El Practises The Piano

It is still early days, but I am seeing some changes in El’s attitude towards piano. After I had posted the post on how it is a struggle to get my child to practise piano on Facebook, many friends gave suggestions on how they get their children to practise.

I think after the concert, he finally saw the rationale. There were opportunities to perform and entertain. He had stated he wanted to perform at the next concert. With a purpose, there was meaning in the lessons. After telling his teacher, she said she might hold a mini concert at her other home to encourage her students to play more.

I guess he needs to see it as a social activity. Some friends have suggested letting him go for group music lessons, but I do not have the time to go for the lessons together, so I will just continue to have individual classes for him.

I encourage him to practise every day by asking him to play a song a day. That would take less than five minutes on a few occasions. This is a trick that I have learnt. When you want children to do something you want, you give them choices that both point to the same result. I ask him whether he wants to practise the first song, or the second song. Both options mean he will play the piano.

In the beginning, I had to coax him that I would only require 3 minutes of his time to practise a song. His attention span is still pretty short, so as long as he goes through one song relatively well, I let it go. The accuracy and precision can come later.

I am also making use of benefits. If he plays the piano, he can do something. Usually he gets to do almost everything he wants, so it was a little hard to implement at first. However, it worked when the reward was something he wanted to do.

Next, I make use of extrinsic rewards. I give him stickers on a few occasions when I feel that he has played well. He is very proud of them. However, I do not want him to ask for them as ultimately, intrinsic motivation is more important. Just recently, he discovered the type of stickers I had, and he asked for a crocodile and a gazelle for practising two songs. He immediately stuck them on his water bottle. I hope he will not demand them every time he practises.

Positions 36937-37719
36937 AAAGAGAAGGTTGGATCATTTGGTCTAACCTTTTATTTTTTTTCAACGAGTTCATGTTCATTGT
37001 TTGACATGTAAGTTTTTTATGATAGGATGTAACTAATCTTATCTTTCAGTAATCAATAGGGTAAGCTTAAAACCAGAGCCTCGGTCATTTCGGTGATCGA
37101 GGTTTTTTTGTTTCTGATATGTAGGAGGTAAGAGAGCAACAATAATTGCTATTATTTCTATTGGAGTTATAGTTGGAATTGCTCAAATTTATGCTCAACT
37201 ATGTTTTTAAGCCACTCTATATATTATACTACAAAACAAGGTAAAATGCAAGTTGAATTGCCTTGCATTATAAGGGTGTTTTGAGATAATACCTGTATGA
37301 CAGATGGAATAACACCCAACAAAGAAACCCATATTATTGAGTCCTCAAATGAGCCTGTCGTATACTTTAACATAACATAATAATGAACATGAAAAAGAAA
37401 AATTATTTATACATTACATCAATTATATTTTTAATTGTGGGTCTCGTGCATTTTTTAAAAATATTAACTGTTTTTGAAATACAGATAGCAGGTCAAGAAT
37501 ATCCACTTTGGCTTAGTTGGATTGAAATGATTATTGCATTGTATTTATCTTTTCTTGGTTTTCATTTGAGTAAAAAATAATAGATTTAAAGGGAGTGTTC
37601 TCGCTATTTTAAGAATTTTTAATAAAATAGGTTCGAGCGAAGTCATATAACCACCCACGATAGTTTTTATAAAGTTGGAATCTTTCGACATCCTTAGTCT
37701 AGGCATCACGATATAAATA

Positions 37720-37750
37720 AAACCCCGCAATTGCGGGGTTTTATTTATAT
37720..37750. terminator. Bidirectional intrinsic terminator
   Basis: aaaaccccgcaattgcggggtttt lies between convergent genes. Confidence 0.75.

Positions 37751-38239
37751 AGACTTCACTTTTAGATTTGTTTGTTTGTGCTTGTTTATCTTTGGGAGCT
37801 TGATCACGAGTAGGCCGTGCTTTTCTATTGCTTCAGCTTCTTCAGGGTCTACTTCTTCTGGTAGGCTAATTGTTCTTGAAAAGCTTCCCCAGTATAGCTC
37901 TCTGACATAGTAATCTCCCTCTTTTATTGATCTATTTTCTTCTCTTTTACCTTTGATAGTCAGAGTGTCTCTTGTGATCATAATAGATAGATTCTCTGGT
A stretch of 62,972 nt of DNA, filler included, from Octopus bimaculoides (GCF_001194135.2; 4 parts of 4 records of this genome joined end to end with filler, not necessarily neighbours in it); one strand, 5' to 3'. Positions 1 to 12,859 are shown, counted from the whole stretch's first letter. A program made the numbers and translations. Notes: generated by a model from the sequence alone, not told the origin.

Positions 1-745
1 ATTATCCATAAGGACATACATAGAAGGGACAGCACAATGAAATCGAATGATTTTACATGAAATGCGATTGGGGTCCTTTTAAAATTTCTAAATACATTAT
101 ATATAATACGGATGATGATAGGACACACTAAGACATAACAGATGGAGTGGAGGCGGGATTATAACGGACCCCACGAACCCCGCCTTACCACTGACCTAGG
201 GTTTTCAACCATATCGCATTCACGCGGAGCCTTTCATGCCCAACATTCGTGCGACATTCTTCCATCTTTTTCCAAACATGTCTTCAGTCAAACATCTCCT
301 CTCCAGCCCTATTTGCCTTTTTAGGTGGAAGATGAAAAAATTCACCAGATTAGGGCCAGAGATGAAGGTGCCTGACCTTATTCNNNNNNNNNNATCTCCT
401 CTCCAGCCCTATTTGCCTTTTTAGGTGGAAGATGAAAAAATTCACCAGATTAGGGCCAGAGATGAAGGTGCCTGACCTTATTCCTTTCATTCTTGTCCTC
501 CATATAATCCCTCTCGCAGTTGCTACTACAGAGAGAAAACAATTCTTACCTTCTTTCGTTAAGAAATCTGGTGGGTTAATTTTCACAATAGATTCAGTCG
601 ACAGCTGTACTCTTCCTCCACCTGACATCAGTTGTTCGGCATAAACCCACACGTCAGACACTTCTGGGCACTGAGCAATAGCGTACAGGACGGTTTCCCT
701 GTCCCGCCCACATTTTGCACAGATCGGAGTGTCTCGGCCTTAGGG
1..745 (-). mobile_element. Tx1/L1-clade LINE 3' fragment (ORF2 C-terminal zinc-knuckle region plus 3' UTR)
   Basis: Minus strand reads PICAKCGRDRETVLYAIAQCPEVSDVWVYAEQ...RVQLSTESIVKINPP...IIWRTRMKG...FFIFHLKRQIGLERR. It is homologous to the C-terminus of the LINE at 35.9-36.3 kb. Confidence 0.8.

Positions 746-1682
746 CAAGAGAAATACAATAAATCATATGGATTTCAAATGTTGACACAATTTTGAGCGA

I also praise him directly, and in front of others, when I discover he has managed to move on to new pieces. He came back with a big sticker on one of his pieces, and I pointed that out. He was very pleased.

He was reaching the end of the book, and there was a graduation song at the back. I went through that song with him, and told him that he was graduating from book 1, and going on to book 2, just like how he has graduated from nursery, and is moving on to k1. My mother told me that he played the song on his own during class, and did not want the teacher to help him. He was also able to move forward to new songs in a week, instead of taking many weeks because he did not practise.

Perhaps, I think it helps also that songs in the book became more tuneful towards the end, as they start playing more notes. He is currently able to play C-G with both hands.

I think the greatest joy when I see him rush to the piano when we go to my parents’ place. He would climb up to the seat, and play. Just two days ago, when I came home from work, I took out his book and expressed delight that he had moved on to the new book. He had learnt two new songs, so I asked him whether he would like to play them for me. To my surprise and joy, he played them on his own.